Scott Tower is a fascinating abandoned structure in Holyoke, Massachusetts. The 54 foot tall stone tower can be found at the summit of Craft Hill. It features two awesome observation areas which offer sweeping views of the city along with Mount Tom to the north.
Establishing Scott Tower
The establishment of Scott Tower dates back to 1923, when the city of Holyoke began securing land to create a public park. Holyoke purchased many acres around Craft Hill and also received a large plot of land around the summit of the hill from Colonel Walter Scott. Scott donated the land because he believed this wonderful area should be open to the public in perpetuity. City planners had been hoping to secure the land around Craft Hill to build a park since the early 1900s. City planners were thrilled when the acquisition was successful. 1923 was a significant year because it was the 50th anniversary of Holyoke being incorporated as a city. For this reason, the park was named “Anniversary Hill Park.”
For many years, not much development occurred at the hill and the park was not used often. It was during the Works Progress Administration’s (WPA) effort that the park was built out. The WPA was an American New Deal organization that employed millions of job seekers (mainly untrained males) to complete public works projects, such as building roads and public buildings. By executive order, it was established on May 6, 1935, as a crucial component of the Second New Deal. The working efforts continued through 1943. It was during 1940 that the WPA allocated $336,000 to transform Craft Hill in Holyoke into a world-class city park and recreation area.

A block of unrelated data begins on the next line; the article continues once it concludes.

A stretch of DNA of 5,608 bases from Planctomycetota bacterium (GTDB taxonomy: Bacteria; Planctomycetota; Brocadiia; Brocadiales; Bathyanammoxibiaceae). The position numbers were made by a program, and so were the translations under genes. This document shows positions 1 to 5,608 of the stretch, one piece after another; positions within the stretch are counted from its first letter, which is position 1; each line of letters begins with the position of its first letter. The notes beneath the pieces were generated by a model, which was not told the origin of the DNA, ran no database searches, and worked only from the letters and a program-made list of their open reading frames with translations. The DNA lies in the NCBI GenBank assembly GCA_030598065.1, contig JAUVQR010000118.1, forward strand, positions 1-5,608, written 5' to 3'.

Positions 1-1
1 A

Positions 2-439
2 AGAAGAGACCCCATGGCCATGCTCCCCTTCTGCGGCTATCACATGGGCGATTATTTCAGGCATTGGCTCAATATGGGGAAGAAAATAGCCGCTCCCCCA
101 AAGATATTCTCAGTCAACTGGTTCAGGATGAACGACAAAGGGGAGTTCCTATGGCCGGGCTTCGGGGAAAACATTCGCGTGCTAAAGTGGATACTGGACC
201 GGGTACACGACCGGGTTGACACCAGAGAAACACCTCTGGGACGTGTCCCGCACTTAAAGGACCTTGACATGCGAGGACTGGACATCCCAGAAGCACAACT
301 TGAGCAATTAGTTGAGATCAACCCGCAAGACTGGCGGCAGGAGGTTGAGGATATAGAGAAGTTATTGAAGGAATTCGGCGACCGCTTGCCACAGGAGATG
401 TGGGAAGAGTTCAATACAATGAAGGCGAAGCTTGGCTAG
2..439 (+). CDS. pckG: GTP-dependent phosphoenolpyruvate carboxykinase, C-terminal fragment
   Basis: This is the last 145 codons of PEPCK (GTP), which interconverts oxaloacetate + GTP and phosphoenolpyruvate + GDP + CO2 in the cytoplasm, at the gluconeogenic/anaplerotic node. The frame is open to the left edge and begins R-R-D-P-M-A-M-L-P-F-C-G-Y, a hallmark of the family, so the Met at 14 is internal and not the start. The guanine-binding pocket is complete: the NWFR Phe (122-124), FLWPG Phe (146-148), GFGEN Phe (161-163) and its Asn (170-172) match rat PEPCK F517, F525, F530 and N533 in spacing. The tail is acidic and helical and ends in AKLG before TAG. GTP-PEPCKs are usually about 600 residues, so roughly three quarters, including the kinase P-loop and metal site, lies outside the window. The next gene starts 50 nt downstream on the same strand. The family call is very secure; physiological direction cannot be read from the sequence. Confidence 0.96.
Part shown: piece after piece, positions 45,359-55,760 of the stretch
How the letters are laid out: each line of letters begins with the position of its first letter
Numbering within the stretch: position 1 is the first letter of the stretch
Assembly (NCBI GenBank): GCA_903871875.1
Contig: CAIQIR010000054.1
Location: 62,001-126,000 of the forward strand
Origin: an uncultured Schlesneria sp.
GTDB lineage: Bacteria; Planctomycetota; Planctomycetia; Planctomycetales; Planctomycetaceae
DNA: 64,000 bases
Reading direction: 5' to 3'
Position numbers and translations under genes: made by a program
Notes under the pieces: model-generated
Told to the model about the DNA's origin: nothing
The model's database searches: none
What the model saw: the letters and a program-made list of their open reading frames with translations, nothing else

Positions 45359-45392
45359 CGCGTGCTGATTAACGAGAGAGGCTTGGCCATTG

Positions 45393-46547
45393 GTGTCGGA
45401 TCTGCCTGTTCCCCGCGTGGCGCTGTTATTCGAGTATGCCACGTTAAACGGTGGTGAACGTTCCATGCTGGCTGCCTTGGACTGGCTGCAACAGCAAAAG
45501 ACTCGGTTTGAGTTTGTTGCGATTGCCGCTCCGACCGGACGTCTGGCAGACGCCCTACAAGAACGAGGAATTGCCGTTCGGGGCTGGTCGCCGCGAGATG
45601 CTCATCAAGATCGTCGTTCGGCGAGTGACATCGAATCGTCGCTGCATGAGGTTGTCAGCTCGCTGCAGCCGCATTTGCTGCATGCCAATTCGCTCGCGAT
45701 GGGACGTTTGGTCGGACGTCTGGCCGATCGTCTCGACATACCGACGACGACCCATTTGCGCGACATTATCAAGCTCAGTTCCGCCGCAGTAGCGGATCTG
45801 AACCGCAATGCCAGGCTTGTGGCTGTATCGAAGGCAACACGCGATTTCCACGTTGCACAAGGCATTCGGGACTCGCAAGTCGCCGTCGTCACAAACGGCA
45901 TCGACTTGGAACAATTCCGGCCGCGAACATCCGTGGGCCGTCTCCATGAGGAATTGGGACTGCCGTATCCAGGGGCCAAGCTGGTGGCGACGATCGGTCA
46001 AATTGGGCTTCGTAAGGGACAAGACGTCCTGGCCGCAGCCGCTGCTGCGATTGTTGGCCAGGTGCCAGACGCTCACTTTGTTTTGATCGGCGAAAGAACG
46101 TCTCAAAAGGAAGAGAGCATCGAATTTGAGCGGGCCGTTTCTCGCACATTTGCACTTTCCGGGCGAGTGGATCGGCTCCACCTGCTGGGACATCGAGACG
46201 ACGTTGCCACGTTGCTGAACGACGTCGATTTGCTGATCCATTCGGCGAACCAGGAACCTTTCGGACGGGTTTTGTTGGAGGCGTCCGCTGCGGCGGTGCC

Plans for the park were extensive. The plans included family-friendly trails, benches, picnic tables, roadways, babbling brooks, stone bridges, lookout areas, firepits, and, of course, a tower. It was aimed to become an amazing public resource for all members of the community along with visitors. Local newspapers praised the project and even mentioned it had the potential to be on the same level of New York’s Central Park. Much of the project was completed in 1940.
The tower at the top of the hill was named the Walter Scott Memorial Tower and it was officially completed in 1942. It stands 54 feet tall and is made of stone. The shape of the tower is very unique. There is a walled dais complete at the base of the tower and it has several stairways leading up. Its entryway is surrounded by a circle of pillars which support the observation deck on the second story of the tower. There is also an observation area at the top of the tower which offers visitors sweeping views of Holyoke and nearby Mount Tom. To get up the tower, there is a corkscrew stairway made of concrete. 68 steps take visitors from the base of the tower to the top. Above the upper observation post is a wonderful conical roof. Near the tower there were many fire pits and picnic tables so visitors could stay and enjoy the area.
Vandals Flocking To The Tower
Throughout the decades, the “hype” around the park and Scott Tower began to decline. Also, funds for upkeep were not ample. Graffiti became popular on the tower and a lot of litter started to compile. Fortunately, during the early 1970s, President Richard Nixon launched an effort to preserve urban parks and create some new ones. This program was known as the “Legacy of Parks” and it allocated $200 million dollars to impactful parks. During this program, Scott Tower got a nice refresh as repairs were done and graffiti was removed. This effort sadly did not help long-term.